*** MEDIA ADVISORY ***
‘Forest allowance’ protects Brazilian Amazon by incentivizing sustainable land use
28 March 2014 — A Brazilian program that rewards families for conserving forests shows promise for reducing deforestation and helping small farmers improve their livelihoods, a new study co-sponsored by the Center for International Forestry Research (CIFOR) shows.
The Bolsa Floresta — “forest allowance” — program provides direct payments to families in exchange for conservation and other public goods. A study of the program in two Amazonian regions found that most of the participants — mainly small farmers who depend heavily on forest resources — reported that they were better off than before Bolsa Floresta began. Deforestation rates, although low from the outset in the remote forests where the program is implemented, were also slightly lower in those areas than surrounding regions.
Those results point to possibilities for conservation incentives in other parts of the Amazon that may face even greater deforestation pressure from logging and ranching, researchers said — if such programs and the provided incentives are tailored to local situations.
The Bolsa Floresta program reinforces conservation through a combination of community development, payment for environmental services, provision of public services and support for community organizations, said Sven Wunder, senior economist at CIFOR heading the Brazil office, and a co-author of the study. Families agree to comply with the reserve’s management plan and limit the amount of forestland converted for swidden farming. They must also participate in a local association and send their children to school, if there is one nearby.
The program — launched in the Brazilian state of Amazonas in 2007 — targets families living in Brazil’s Sustainable Development Reserves, which were established to enable residents to combine sustainable land and forest uses based on a management plan. By 2012, Bolsa Floresta benefited more than 30,000 people in and around 15 forest reserves covering more than 10 million hectares.
“The program requires that people adhere to the rules and do a little bit more, and compensates them for that additional effort,” Wunder said.
Each family receives a payment of about US$33 a month. Failure to comply with regulations could result in a warning, or even suspension of payments. The local association receives an amount equal to 10 percent of the family stipends for activities benefiting the members. Each community also receives investments in income-producing activities that are in line with the reserve’s management plan, such as the processing of farm products, non-timber forest products, fish farming or ecotourism.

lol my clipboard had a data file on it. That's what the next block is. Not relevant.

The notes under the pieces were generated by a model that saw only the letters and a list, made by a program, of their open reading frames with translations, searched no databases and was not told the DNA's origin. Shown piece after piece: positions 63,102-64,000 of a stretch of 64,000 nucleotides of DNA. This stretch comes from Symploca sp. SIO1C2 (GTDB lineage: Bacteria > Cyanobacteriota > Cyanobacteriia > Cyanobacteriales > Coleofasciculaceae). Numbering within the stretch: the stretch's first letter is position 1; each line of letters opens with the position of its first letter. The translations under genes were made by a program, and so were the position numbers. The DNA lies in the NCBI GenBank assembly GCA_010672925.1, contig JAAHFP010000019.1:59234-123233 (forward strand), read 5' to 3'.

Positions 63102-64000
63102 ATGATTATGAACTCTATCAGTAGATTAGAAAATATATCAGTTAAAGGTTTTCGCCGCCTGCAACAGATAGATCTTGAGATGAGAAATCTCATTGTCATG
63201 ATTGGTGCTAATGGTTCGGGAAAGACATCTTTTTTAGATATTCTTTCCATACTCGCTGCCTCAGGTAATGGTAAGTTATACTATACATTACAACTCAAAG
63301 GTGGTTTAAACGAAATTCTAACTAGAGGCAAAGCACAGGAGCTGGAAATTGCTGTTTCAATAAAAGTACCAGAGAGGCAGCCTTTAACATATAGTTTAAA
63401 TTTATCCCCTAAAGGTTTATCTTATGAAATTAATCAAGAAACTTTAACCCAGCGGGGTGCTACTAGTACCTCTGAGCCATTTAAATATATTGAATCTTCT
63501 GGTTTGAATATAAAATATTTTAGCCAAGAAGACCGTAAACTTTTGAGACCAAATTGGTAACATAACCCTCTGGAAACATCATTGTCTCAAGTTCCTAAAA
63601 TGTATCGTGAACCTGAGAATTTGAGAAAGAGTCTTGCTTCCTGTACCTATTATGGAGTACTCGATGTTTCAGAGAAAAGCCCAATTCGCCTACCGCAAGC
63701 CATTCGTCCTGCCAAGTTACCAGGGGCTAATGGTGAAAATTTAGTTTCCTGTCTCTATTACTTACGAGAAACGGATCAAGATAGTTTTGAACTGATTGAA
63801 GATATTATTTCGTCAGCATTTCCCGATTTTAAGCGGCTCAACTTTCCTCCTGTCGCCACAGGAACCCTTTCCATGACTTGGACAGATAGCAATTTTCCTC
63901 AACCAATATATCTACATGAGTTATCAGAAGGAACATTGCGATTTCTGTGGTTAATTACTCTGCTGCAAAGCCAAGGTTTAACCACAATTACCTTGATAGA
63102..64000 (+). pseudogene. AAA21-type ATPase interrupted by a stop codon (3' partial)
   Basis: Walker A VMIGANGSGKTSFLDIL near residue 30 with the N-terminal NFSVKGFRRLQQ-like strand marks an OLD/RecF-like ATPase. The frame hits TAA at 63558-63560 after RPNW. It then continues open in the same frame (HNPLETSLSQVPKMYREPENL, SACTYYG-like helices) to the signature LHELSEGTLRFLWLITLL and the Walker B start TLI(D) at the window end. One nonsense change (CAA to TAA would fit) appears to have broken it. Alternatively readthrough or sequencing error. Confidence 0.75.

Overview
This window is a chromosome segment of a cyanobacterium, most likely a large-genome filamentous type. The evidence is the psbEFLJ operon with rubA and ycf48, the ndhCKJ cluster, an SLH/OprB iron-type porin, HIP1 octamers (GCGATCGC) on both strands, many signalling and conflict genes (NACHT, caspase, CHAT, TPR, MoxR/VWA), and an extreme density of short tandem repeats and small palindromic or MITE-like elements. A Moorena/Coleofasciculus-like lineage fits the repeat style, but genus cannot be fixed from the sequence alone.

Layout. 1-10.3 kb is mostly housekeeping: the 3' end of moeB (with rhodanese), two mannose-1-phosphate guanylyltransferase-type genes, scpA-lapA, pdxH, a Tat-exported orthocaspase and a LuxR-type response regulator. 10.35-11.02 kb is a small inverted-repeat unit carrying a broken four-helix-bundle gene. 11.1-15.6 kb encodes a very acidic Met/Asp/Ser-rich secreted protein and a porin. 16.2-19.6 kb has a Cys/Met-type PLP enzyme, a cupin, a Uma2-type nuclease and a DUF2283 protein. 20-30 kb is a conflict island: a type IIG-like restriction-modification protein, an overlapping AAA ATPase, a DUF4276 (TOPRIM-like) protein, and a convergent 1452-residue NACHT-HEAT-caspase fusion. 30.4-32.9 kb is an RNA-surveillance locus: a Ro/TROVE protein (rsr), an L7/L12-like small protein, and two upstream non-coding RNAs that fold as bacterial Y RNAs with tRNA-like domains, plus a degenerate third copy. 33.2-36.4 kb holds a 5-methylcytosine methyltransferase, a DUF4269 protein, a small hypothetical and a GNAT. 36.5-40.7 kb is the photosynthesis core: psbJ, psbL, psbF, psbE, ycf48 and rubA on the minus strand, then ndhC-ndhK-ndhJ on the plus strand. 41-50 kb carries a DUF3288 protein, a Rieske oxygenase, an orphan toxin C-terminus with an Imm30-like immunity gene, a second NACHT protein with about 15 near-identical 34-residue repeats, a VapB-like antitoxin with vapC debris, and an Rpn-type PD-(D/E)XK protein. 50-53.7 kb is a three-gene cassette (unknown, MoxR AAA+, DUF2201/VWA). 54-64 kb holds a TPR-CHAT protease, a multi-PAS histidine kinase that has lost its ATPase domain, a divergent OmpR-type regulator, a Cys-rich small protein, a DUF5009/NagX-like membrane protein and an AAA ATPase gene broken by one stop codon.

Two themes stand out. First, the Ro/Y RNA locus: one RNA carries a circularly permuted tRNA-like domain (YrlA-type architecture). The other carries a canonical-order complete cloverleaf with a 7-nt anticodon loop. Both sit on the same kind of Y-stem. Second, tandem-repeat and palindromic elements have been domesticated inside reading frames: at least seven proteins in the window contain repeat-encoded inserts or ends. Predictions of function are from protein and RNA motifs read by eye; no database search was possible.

“The cash transfer helped many families to cover basic expenses for food and clothing,” said Jan Börner of CIFOR, who co-authored the study. “Many residents also reported that the reserves are better protected from people from outside who used to fish or log illegally in the reserves.”
One key benefit of Bolsa Floresta is that it supports local conservation efforts that help protect against invasion of the reserves by outsiders, Wunder said. Although many people blame small farmers for clearing forest, “in thinly populated, remote areas that are dominated by smallholders or indigenous people, most of the deforestation is usually done by people who come in from outside to cut timber or clear land for cattle ranching,” he said.
A reserve with people in it provides a buffer against that deforestation, and Bolsa Floresta can reinforce that by providing greater incentive for conservation.
Monetary income levels for families in the reserves are so low that even the small monthly stipend becomes an important cash injection, Wunder said. That might not be true in a place that is more closely connected with markets, or where there is more timber production or cattle ranching. In those places, the size and combination of incentives should be tailored to the particular situation, he said.
The study found that deforestation had decreased about 12 percent more inside the reserves than in the rest of the state of Amazonas since the Bolsa Floresta program began, resulting probably in a modest difference of about 1,500 hectares of additional forests preserved from deforestation.
“It allegedly protects forests from the local people, but at least as much protects them for the local people,” Wunder said. “These people can become better allies of conservation, and one advice to the implementers from our report was to link the rewards more to active local monitoring against external degrading forces.”
The Bolsa Floresta program is managed by the Amazonas Sustainable Foundation (Fundação Amazonas Sustentável, FAS), which co-sponsored the study with CIFOR and the Center for Development Research (Zentrum für Entwicklungsforschung, ZEF) at the University of Bonn in Germany.
The research paper can be read here: www.cifor.org/online-library/browse/view-publication/publication/4481.html
The Center for International Forestry Research (CIFOR) advances human wellbeing, environmental conservation and equity by conducting research to inform policies and practices that affect forests in developing counties. CIFOR helps ensure that decision-making that affects forests is based on solid science and principles of good governance, and reflects the perspectives of less-developed countries and forest-dependent people. CIFOR is one of 15 members of the CGIAR Consortium.
Forest News: www.blog.cifor.org
CGIAR Research Program on Forests, Trees and Agroforestry: www.foreststreesagroforestry.org